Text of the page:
Here is some potentially good news if you are concerned about your eBooks being illegally copied and distributed on the Internet: Google is changing their search algorithms to consider the number of valid copyright removal notices they receive when delivering search results. The move is intended to help users find legitimate content more easily. Prior to this change it was entirely possible that a listing for an illegal copy of your book (for example) could appear above a listing from your own website.
This has been an ongoing issue for copyright holders like publishers, movie studios and record labels. Some copyright holders feel that Google turns a blind eye to copyright infringement because user interest in “free” content helps them sell more advertising.
If you suspect a website is providing your book or a part of your book illegally, report the offending website to Google. Visit the Google DMCA Dashboard and file a complaint (you will need to setup a free Webmaster Tools account if you don't already have one).
How do you find infringements? Use Google's Alerts tool to listen for references to your name and the titles of your books. You can also create a search string of words that are unique to your book.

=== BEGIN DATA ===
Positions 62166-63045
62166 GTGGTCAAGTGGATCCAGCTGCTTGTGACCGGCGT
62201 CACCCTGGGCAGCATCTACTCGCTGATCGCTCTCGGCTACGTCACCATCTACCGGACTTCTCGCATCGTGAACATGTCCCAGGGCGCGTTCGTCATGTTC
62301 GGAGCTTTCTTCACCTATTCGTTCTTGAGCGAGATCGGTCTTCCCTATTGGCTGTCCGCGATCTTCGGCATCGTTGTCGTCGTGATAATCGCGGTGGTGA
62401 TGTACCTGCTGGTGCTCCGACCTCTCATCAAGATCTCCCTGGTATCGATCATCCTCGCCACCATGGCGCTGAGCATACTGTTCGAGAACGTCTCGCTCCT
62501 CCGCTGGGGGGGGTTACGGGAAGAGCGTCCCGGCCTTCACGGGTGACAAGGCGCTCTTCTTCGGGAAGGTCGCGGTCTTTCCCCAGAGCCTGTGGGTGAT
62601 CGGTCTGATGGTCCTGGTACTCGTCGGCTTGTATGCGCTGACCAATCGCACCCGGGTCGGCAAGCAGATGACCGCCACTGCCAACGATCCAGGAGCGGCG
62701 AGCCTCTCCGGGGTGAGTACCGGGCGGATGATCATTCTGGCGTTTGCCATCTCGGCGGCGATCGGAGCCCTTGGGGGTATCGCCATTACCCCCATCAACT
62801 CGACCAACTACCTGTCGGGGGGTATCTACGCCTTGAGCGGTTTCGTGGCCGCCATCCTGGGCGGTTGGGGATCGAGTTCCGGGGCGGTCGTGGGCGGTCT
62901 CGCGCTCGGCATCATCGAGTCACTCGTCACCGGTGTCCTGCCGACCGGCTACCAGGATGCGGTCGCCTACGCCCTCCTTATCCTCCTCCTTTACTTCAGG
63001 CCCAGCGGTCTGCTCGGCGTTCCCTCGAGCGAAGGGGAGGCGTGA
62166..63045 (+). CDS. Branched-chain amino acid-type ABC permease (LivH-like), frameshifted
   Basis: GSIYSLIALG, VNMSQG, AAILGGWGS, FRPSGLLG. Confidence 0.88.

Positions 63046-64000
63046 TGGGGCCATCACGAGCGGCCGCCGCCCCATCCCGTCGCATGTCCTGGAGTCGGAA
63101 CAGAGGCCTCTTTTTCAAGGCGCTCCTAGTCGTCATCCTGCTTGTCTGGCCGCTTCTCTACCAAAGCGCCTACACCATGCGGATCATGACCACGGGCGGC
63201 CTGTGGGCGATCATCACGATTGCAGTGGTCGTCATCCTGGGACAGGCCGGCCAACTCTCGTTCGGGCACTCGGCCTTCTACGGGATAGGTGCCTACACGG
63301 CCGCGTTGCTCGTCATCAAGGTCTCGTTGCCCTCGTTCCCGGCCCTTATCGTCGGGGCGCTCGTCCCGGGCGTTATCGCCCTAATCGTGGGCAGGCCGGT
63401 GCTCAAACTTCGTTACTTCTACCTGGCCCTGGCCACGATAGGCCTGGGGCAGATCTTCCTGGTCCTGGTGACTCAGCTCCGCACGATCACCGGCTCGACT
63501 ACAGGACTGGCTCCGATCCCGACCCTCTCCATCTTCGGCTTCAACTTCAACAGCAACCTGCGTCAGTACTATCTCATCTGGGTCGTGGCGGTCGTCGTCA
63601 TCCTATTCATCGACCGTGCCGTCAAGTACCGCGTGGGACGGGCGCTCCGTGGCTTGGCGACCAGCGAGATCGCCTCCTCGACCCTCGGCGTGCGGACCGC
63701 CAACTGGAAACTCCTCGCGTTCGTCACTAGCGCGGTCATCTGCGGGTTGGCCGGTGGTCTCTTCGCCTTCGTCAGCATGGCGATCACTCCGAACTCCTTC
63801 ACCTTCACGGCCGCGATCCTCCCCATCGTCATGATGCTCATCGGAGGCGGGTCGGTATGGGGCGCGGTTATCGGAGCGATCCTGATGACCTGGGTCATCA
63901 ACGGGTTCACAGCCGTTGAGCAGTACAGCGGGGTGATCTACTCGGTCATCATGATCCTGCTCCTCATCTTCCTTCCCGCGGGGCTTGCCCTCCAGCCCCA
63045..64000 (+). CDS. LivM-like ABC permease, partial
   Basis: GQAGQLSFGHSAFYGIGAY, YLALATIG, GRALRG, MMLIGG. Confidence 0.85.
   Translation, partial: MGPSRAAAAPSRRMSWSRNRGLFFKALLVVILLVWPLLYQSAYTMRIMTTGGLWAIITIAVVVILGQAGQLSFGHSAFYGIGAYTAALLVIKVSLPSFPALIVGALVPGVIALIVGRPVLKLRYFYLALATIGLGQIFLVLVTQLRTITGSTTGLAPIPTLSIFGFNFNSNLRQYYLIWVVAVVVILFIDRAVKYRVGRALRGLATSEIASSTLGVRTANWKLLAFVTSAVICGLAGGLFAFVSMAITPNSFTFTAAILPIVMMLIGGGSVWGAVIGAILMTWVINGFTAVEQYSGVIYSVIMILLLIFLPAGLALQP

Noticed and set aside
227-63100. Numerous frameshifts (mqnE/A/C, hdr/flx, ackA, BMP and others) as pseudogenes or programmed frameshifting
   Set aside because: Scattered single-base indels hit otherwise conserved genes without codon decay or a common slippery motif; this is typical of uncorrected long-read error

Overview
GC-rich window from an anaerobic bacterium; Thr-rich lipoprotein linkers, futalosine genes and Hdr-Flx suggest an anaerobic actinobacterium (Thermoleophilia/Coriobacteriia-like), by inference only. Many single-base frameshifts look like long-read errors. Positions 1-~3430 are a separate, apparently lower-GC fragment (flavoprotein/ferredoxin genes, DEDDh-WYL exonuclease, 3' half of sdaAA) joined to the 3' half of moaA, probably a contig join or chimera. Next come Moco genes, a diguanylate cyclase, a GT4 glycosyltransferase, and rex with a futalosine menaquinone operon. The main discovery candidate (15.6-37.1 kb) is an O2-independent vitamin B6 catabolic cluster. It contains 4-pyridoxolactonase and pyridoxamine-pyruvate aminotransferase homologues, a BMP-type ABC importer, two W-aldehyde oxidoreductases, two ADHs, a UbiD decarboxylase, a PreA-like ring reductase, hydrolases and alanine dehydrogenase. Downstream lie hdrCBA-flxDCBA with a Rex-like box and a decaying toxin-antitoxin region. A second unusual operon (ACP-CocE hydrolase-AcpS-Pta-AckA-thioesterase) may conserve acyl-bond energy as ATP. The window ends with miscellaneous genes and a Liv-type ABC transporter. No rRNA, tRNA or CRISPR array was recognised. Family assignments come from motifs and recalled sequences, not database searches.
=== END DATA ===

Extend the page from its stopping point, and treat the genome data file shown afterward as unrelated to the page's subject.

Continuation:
I recently read an great book on this topic and can recommend Morris Rosenthal's An Author's Guide to Fighting Internet Copyright Infringements: How Publishers and Website Owners Can Protect Intellectual Property Online.
Rosenthal provides a detailed account of his considerable experience fighting copyright infringement. [9/2014: book may no longer be available.]
I think this may be another step in the direction of helping publishers relax their demand for DRM protection. DRM not only limits what a buyer can do with the book they just bought, it also locks them into a specific eBook vendor. See the DRM blurb here from a post we wrote last year.
As always, drop your comments below or contact me with questions you may have.